Under a system first implemented on the ARPANET, each entity connected to the Internet is assigned one or more unique numeric "addresses" which permit other connected entities to send it communications. See id. ¶ 11. These addresses, known as "IP addresses," are similar in function to telephone numbers and are written as a series of no more than 12 digits separated by periods (e.g."204.146.46.8"). See id. During the early days of the Internet, IP addresses were maintained and assigned by one individual, Dr. Jon Postel at the University of Southern California's Information Sciences Institute, who performed this task as part of the ARPANET experiment. See id. ¶ 12. Later, Dr. Postel's project came to be known as the Internet Assigned Numbers Authority ("IANA"). See id. The IANA oversaw the allocation of IP addresses until November 1998, when the Internet Corporation for Assigned Names and Numbers ("ICANN"), a private, nonprofit corporation, was formed and designated as the governing body responsible for IP address space allocation, as well as other Internet-maintenance responsibilities. See id.

Because IP addresses could be difficult to remember, network users informally assigned alphabetic names to their own computers, and these names were tracked and associated with their corresponding IP numbers in a file maintained by Dr. Postel and downloaded to the host computers at all Internet sites. See id. ¶ 13. In 1987, this practice evolved into what is known as the Domain Name System ("DNS") for associating names with IP numbers on the Internet. See id. ¶ 14. The DNS makes it possible for users to address messages to other users and to Internet-attached computers by name rather than number. See id. ¶ 15.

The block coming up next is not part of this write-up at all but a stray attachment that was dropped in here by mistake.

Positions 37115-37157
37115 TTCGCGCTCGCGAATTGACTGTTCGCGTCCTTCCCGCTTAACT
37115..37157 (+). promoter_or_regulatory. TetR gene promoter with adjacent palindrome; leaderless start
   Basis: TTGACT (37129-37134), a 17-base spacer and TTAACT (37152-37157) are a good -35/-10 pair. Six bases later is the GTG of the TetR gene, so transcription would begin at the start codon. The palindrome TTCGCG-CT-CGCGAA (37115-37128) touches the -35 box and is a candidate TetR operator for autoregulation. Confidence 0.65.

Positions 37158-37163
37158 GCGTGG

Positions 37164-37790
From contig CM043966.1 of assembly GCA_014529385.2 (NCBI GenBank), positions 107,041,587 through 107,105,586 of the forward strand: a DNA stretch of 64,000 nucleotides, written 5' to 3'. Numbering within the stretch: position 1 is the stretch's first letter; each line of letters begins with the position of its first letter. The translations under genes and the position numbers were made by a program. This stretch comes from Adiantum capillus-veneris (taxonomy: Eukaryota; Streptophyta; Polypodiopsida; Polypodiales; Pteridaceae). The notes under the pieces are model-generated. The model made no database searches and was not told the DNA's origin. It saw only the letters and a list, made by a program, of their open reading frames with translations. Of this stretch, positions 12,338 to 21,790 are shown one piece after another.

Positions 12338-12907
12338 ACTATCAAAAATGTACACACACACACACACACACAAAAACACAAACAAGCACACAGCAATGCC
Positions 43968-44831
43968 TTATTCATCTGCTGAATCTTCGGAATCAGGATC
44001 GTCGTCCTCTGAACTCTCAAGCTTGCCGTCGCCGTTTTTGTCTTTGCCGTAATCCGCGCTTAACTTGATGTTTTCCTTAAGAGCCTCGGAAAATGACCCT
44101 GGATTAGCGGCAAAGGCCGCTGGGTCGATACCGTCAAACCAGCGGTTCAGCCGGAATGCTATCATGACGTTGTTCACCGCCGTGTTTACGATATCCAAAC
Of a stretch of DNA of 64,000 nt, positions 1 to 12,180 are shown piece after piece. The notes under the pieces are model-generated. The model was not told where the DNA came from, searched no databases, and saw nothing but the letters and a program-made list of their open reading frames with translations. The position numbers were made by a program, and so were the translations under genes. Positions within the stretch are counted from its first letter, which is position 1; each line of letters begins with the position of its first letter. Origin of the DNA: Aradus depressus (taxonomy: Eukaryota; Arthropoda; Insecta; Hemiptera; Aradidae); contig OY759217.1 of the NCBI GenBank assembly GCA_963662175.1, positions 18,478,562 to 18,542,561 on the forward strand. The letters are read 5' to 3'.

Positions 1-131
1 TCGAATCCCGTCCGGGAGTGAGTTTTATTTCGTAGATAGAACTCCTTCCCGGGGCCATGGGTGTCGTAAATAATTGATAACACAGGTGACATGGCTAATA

The sequences of alphanumeric characters that make up domain names are segmented by periods (e.g., "ibm.com" or "nsf. gov"). See id. ¶ 16. The segments are hierarchically related to one another. See id. The far right segment is called the top level domain ("TLD"), the next is called the second level domain ("SLD"), and so on. See id. In the above examples, ".com" and ".gov" are TLDs; "ibm" and "nsf" are SLDs. See id. Each domain name must be unique; it is impossible for more than one entity to register for any given domain name. See id. ¶ 21.

Whereas TLDs are generic, SLD names are typically expressive of the content and interfaces that one would expect to find on the particular site designated by the domain name. See Pl. Island Online, Inc.'s Opp. Mem.2 at 3 [hereinafter Pl.'s Opp. Mem.]. They are marketing tools designed to appeal to the public at large and a key

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marketing strategy for many new businesses. See id. Many businesses now even trademark their "dot.com" names and use those names to express a message to consumers and to the public. See id. The TLD ".com" in particular is intended for use by private, commercial businesses such as IOL. See id. at 2.